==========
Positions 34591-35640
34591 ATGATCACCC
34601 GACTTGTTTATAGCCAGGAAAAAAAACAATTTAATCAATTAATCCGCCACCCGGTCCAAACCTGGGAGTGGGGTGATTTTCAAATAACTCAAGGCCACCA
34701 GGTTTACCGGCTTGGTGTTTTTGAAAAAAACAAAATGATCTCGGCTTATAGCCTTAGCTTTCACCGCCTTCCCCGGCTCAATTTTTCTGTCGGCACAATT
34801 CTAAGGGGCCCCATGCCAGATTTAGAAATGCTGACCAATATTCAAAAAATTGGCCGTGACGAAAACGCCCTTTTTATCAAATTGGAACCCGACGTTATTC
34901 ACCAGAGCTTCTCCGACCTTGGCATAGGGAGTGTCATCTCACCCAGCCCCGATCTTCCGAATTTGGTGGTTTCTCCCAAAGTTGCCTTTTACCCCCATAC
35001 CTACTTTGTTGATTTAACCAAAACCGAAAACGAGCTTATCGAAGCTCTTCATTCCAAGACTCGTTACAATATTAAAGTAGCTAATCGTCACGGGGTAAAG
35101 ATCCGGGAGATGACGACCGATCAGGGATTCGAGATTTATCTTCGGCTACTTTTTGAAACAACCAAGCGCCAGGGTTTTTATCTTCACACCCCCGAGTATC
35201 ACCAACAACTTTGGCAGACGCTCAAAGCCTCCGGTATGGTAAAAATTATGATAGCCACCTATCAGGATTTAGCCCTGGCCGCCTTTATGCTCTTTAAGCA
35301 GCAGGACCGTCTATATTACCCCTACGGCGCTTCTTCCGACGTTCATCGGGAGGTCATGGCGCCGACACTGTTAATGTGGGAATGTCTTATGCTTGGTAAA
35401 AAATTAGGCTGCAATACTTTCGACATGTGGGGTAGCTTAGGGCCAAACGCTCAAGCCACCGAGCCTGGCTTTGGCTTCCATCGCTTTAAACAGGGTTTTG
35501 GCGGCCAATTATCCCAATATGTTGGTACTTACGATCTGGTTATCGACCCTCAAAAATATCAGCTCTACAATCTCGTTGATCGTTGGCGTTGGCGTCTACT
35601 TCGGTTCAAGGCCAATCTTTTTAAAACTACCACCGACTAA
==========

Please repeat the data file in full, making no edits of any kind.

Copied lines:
Positions 34591-35640
34591 ATGATCACCC
34601 GACTTGTTTATAGCCAGGAAAAAAAACAATTTAATCAATTAATCCGCCACCCGGTCCAAACCTGGGAGTGGGGTGATTTTCAAATAACTCAAGGCCACCA
34701 GGTTTACCGGCTTGGTGTTTTTGAAAAAAACAAAATGATCTCGGCTTATAGCCTTAGCTTTCACCGCCTTCCCCGGCTCAATTTTTCTGTCGGCACAATT
34801 CTAAGGGGCCCCATGCCAGATTTAGAAATGCTGACCAATATTCAAAAAATTGGCCGTGACGAAAACGCCCTTTTTATCAAATTGGAACCCGACGTTATTC
34901 ACCAGAGCTTCTCCGACCTTGGCATAGGGAGTGTCATCTCACCCAGCCCCGATCTTCCGAATTTGGTGGTTTCTCCCAAAGTTGCCTTTTACCCCCATAC
35001 CTACTTTGTTGATTTAACCAAAACCGAAAACGAGCTTATCGAAGCTCTTCATTCCAAGACTCGTTACAATATTAAAGTAGCTAATCGTCACGGGGTAAAG
35101 ATCCGGGAGATGACGACCGATCAGGGATTCGAGATTTATCTTCGGCTACTTTTTGAAACAACCAAGCGCCAGGGTTTTTATCTTCACACCCCCGAGTATC
35201 ACCAACAACTTTGGCAGACGCTCAAAGCCTCCGGTATGGTAAAAATTATGATAGCCACCTATCAGGATTTAGCCCTGGCCGCCTTTATGCTCTTTAAGCA
35301 GCAGGACCGTCTATATTACCCCTACGGCGCTTCTTCCGACGTTCATCGGGAGGTCATGGCGCCGACACTGTTAATGTGGGAATGTCTTATGCTTGGTAAA
35401 AAATTAGGCTGCAATACTTTCGACATGTGGGGTAGCTTAGGGCCAAACGCTCAAGCCACCGAGCCTGGCTTTGGCTTCCATCGCTTTAAACAGGGTTTTG
35501 GCGGCCAATTATCCCAATATGTTGGTACTTACGATCTGGTTATCGACCCTCAAAAATATCAGCTCTACAATCTCGTTGATCGTTGGCGTTGGCGTCTACT
35601 TCGGTTCAAGGCCAATCTTTTTAAAACTACCACCGACTAA